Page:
HANOVER, Germany—After two decades of working in the tire-manufacturing sector, Markus Wachter is now guiding HF's introduction of a new tire building machine technology into the market.
With 23 years' experience in the tire industry, Markus Wachter joined the Hamburg-based HF Group in 2016, as executive vice president extrusion and tire building machine technology.
The appointment meant a move from tire making to making machinery for Wachter, who had spent more than 20 years at Dunlop and Goodyear, including in senior engineering and manufacturing roles up to plant manager throughout 10 years at its plants in Germany and France.
Throughout the last two years, he steadily has been applying his experience in areas such as engineering, factory planning and in the production of UHP tires at his new employer.
"What I am bringing to HF, is the know-how of the whole tire manufacturing process and the challenges of operation," Wachter said during the recent Tire Technology Expo in Hanover.
"At the end of the day, the machine has to produce the tires on market demands with highest quality, and it has to be very 'friendly' for operation and maintenance, as well as cost efficient," he said. "So, it is important to know the challenges: from the milling room to the final finishing."
Wachter said joining HF has provided him with new insights into how tire companies around the world are adapting to market needs. This includes seeing the tire market "not just from one customer or market perspective," particularly as newer players have been taking market share from the top five tire makers over recent years.
"Today, it is about taking a truly global approach," he said. "You can see this, for example, with all the investments the Asian players in China and India are putting into the global market."
To meet such requirements, Wachter was quick to point to HF's current introduction of a new TBM—the product of a development project, which started about the time of his arrival from Goodyear.
According to the HF executive, the new machine, labeled One, represents an evolutionary step in terms of advancing the production-run capabilities of tire manufacturing plants.
Wachter said the impact of mandatory tire labeling in the EU since 2012 and its likely adoption in other countries—especially the U.S., Japan and China—is driving TBM development.
"It was a shock for many in the industry to learn that their tires had to have a quality that is really repeatable," he said. "The quality bar has been raised, as with harmonized testing. You cannot change, as you might want to, the parameters every day. You need highly stabilized processes with less variation."
Another factor, he said, was increasing diversification, with standard tires, SUV tires as well as low-aspect- and high-aspect-ratio tires, all part of a growing product mix. This will be expanded by electric vehicles that require tires with smaller patterns and higher diameters.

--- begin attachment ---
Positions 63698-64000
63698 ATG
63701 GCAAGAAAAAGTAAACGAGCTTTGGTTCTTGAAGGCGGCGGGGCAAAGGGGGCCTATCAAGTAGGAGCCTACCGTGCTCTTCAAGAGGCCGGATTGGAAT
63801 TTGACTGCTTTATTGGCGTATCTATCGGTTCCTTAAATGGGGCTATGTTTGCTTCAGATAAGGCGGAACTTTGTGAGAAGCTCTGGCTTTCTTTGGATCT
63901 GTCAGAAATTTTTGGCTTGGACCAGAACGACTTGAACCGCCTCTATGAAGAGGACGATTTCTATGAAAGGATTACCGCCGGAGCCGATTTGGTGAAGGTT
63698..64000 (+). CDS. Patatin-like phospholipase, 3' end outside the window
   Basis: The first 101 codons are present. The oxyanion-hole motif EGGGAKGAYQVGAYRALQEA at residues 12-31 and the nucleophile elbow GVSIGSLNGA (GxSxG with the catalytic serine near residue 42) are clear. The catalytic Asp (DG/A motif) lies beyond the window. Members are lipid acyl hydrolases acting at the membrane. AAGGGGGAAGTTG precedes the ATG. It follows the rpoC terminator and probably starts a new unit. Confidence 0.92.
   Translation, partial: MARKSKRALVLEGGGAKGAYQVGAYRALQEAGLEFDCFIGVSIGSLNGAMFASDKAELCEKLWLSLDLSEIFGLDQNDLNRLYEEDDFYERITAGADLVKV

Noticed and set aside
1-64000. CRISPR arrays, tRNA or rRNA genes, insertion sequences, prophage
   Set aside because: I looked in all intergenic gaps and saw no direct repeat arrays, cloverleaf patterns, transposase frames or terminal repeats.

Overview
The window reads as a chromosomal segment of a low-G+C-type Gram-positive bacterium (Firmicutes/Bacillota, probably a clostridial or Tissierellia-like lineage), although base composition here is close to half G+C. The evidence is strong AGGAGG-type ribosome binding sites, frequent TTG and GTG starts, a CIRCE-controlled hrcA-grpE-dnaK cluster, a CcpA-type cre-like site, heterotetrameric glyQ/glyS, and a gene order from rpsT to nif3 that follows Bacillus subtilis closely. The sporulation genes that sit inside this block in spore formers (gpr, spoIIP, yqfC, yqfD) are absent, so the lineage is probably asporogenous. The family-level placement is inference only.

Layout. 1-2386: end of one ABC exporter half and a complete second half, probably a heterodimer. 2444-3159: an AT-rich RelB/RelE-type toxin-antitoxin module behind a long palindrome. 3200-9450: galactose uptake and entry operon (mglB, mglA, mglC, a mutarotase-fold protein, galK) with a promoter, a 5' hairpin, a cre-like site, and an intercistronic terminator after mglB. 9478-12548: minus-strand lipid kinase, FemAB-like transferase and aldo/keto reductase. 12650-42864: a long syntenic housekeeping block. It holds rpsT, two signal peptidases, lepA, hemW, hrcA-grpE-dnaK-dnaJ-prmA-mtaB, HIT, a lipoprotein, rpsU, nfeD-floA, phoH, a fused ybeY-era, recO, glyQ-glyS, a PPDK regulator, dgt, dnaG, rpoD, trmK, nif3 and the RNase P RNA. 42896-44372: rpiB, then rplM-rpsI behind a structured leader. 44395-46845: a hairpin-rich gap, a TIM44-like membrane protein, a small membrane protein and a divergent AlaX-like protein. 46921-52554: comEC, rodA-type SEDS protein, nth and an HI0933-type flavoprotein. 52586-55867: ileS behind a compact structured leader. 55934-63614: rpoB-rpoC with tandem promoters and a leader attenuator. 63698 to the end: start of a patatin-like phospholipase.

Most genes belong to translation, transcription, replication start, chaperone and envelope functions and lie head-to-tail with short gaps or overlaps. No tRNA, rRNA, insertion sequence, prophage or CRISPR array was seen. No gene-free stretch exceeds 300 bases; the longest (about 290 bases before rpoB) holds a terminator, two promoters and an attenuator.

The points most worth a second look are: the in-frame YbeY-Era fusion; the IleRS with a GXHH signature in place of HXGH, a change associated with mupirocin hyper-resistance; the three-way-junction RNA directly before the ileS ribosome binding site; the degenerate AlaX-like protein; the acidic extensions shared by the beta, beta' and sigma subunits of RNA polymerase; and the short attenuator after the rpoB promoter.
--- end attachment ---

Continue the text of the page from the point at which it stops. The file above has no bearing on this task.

The increasing need for production flexibility also is increasing. Wachter said he previously has worked at tire plants with lot sizes of less than 300 units and the SKUs running just once or twice a year.
"Manufacturing is getting more and more complex," he said. "The tire world is faced by different tire constructions, including those that need specific tire building processes for high crown and flat carcass designs, TOS or SOT, as well as quick changeovers with a perfect quality output."
Materials costs and scrap reduction are more issues seemingly addressed by the TBM, which allows the production of tires with innovative carcass designs—in part through a more effective application of ply layers and sidewall application during tire construction.
Conventional machines, Wachter added, are limited by shaft-size, typically 140-150 millimeters, and can only hold small spindles inside. This limits the force that can be applied through the spindle during tire construction.
"With our patented technology, we have moved that operation out of the shaft itself," Wachter said. "We are using three spindles, installed at the transfer ring, and are activating the drum from outside. That gives much more power. We have three strong spindles, servo-controlled and also a much longer hub, giving much more flexibility."
The drum also is designed to run to shaping bead-to-bead distances below 200 millimeters, compared to conventional machines, which Wachter said, can mostly only work down to 220 millimeters.
"Our new drum can go down to 180 millimeters," he said. "So if you have a very small tire, for example for e-mobility, requiring reduced rolling resistance, you can build this with our One. We have broken down this limit dramatically."
Wachter predicts that offering tire makers a single machine like the One machine would allow tire designers more freedom to deliver all "new evolutions" of tires.
He said the One concept would help HF increase its current 15-20 percent share of the global TBM market.
"Today, tire companies have to show innovation and stabilize their processes," Wachter said. "We want to grow with this new technology, which will help solve the operational challenges involved in manufacturing tires."